• Interventional radiologist
  • Oncologist

Transfer

As noted above, management of bile duct strictures is a complex problem requiring a multidisciplinary approach. The patient should be in a specialized center where expertise in diagnostic and therapeutic ERCP and biliary interventional radiology is available. Surgical therapy should also be performed in centers with staff experienced in performing hepatobiliary and pancreatic surgery.

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Surgical Care

Patients with cholangitis whose condition fail to improve with conservative treatment usually require urgent decompression of the obstructed biliary system. Treatment options for bile duct strictures include (1) endoscopic or percutaneous balloon dilatation and insertion of an endoprosthesis or (2) surgery.

Decompression of the biliary system

Decompression is usually performed endoscopically, with placement of a nasobiliary tube or stent after sphincterotomy.

Alternatives to endoscopic retrograde cholangiopancreatography (ERCP) are percutaneous transhepatic biliary drainage and surgical decompression. However, operative biliary decompression is associated with much higher morbidity and mortality compared with endoscopic therapy.

Endoscopic management

Benign biliary strictures (eg, postcholecystectomy, after liver transplantation) can be treated effectively with endoscopic therapy, which achieves a symptomatic and biochemical response in most cases.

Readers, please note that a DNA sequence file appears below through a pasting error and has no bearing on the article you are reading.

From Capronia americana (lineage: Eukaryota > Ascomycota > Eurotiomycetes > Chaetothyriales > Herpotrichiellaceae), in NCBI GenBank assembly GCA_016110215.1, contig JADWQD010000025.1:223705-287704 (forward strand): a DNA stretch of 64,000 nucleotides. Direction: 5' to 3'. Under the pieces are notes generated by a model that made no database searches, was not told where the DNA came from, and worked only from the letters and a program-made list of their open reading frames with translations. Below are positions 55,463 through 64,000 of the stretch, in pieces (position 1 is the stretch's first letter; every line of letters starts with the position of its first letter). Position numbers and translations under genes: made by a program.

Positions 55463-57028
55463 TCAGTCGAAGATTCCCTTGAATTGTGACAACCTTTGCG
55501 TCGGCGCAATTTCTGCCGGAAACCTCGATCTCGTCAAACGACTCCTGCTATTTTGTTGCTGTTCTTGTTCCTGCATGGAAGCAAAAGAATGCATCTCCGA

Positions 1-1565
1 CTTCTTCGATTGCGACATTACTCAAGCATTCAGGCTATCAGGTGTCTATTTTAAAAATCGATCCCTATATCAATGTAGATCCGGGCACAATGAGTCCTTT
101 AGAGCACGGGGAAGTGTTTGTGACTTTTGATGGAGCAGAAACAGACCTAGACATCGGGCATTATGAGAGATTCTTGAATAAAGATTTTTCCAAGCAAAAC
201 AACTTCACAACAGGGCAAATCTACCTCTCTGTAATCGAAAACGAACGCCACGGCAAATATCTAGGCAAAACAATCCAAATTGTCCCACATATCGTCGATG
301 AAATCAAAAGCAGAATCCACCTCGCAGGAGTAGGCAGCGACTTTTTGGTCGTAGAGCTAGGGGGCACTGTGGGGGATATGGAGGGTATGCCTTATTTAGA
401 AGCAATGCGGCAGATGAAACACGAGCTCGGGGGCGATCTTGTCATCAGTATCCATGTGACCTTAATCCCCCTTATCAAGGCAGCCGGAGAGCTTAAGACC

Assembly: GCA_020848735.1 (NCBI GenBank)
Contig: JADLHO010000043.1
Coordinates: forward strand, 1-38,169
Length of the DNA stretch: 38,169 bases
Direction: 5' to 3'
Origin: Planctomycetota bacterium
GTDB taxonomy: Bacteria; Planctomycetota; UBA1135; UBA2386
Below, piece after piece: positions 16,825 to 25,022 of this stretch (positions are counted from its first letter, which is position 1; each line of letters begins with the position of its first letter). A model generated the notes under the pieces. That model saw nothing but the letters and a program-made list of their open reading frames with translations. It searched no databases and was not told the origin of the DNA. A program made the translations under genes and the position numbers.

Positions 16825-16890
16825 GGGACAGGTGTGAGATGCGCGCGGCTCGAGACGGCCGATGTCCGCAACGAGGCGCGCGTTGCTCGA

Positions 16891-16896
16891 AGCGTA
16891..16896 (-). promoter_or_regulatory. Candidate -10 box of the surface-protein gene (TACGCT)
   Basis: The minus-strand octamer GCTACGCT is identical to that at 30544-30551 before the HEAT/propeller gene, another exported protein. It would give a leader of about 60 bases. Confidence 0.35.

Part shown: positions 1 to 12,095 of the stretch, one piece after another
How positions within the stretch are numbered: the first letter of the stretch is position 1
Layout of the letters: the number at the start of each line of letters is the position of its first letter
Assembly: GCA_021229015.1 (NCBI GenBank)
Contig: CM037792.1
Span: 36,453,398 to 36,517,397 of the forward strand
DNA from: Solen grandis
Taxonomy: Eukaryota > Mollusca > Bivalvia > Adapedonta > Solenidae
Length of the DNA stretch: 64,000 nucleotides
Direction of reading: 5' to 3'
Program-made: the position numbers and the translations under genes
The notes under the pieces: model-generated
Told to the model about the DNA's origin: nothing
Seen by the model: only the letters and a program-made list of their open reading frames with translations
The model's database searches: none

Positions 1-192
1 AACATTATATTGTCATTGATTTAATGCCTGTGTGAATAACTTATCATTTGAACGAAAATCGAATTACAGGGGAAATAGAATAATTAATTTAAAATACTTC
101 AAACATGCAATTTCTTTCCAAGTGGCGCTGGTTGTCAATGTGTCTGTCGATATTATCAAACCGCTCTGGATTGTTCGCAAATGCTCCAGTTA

Studies have shown that the long-term success rate of endoscopic stenting is comparable to that of surgery, with similar recurrence rates. Therefore, surgery should probably be reserved for those patients with complete ductal obstruction and for those in whom endoscopic therapy has failed.

Endoscopic therapy generally involves a sphincterotomy, which is performed at the first endoscopic session simultaneously with the placement of one or two 10F-12F stents across the area of obstruction. Dilatation of the stricture may be necessary if the stricture is too tight.

The insertion of a second stent may be possible only during a second endoscopy session. Thereafter, elective replacement of the stents seems desirable to prevent cholangitis secondary to stent occlusion because polyethylene stents generally clog in 3-4 months.

Sphincterotomy and endoscopic balloon dilatation

The combination of sphincterotomy and endoscopic balloon dilatation alone is not a reliable method of treating benign strictures.

Percutaneous treatment by balloon dilatation followed by short- to intermediate-term stent placement appears to provide a more durable result.

Endoscopic biliary stenting

This procedure is an alternative to surgery for the initial treatment of jaundice and cholangitis in patients with bile duct strictures due to chronic pancreatitis.